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Minister of Health and Wellness, Dr. the Hon. Christopher Tufton, has hailed the work of the country’s nurses, as the international community paid homage to this group of healthcare workers on World Diabetes Day 2020.

In a message to mark the day, which was observed on Saturday (November 14), Minister Tufton said that nurses “are essential, not only as healthcare providers but also as professionals on whom we can rely for the promotion of self-care management among patients”.

“Our nurses also play a role in helping to safeguard the mental health of their diabetic patients, from identifying emergent psychosocial needs to making the appropriate interventions to support their patients,” he added.

Minister Tufton said that this year’s World Diabetes Day theme, ‘Diabetes: Nurses Make a Difference’, is most appropriate, as it comes against the background of the year 2020 being designated as the ‘Year of the Nurse’ by the World Health Organization (WHO).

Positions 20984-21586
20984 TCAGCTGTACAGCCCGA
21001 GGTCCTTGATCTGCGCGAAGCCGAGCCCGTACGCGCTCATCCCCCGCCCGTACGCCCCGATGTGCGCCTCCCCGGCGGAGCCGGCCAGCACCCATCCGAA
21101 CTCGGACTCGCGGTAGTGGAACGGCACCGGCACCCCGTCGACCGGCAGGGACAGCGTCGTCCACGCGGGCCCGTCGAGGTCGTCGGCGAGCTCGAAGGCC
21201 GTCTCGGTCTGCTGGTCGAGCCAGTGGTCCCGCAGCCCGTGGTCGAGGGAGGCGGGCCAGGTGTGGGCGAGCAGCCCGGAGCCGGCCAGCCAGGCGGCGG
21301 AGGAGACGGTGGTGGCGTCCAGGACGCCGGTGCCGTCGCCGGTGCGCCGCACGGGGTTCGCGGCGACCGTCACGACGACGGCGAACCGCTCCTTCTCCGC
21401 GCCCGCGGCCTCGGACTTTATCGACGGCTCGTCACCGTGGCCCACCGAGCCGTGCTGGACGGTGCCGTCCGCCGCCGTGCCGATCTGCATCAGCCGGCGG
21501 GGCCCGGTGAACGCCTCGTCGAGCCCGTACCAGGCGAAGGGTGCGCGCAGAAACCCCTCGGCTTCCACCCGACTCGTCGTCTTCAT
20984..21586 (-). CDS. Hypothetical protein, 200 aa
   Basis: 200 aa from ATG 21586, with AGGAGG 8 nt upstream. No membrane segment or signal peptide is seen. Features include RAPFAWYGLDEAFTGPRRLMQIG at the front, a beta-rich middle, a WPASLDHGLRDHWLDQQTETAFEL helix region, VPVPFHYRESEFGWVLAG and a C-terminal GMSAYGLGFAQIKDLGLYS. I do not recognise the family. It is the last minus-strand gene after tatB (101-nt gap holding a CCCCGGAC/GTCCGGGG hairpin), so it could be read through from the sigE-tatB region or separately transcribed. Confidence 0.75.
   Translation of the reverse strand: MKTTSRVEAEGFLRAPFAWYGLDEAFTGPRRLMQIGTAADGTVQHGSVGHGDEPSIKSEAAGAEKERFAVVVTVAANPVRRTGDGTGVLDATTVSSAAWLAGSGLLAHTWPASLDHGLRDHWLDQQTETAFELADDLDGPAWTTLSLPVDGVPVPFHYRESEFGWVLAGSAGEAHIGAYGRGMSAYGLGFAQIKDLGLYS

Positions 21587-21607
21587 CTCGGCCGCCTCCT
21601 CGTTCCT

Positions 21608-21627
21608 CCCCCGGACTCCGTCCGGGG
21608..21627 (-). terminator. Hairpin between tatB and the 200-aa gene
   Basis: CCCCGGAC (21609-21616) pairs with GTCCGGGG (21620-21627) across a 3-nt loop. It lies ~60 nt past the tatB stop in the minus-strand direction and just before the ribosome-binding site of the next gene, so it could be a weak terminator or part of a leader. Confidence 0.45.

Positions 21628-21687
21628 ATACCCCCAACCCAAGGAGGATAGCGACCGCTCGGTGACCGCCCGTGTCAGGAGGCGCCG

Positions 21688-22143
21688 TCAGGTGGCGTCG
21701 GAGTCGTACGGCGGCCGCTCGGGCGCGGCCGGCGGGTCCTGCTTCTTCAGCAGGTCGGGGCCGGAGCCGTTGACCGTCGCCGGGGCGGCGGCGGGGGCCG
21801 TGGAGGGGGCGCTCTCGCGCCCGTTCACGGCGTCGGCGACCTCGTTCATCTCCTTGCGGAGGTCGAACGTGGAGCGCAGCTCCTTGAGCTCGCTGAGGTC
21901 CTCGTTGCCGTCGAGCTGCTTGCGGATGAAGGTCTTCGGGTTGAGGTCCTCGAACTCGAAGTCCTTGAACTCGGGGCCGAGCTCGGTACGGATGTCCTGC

He is encouraging all stakeholders, from persons living with diabetes, their families and friends to others involved in their care, to join the nurses in the effort to ensure the best possible health outcomes and to, as far as possible, engage in behaviours to reduce the incidence of diabetes and other non-communicable diseases (NCD).

Those behaviours, he said, include increasing physical activity, eating a healthy diet, having routine health checks, and strict adherence to medication.

The Jamaica Health and Lifestyle Survey 2016-2017 (JHLS Survey III), indicated that diabetes accounted for 12.7 per cent of all deaths in Jamaica in 2016 with a total 2,339 persons dying from the disease.

Data further indicate that while 92.5 per cent of Jamaicans 15 years and older with the disease are on treatment, just 27.5 per cent are controlled.

The Ministry of Health and Wellness has turned the spotlight on diabetes for the month of November with a number of activities across the island.

These include two community interventions in Troja District, St. Catherine and Pembroke Hall, St. Andrew; training of healthcare workers in the clinical management of diabetes; launch of the public-private partnership for NCD care (diabetes and hypertension); sharing health education messages through traditional and social media; and a panel discussion focused on the holistic management of diabetes.

The Year of the Nurse 2020, honours the 200th anniversary of the birth of Florence Nightingale, who is considered to be the founder of modern nursing. She was born in May 12, 1820.

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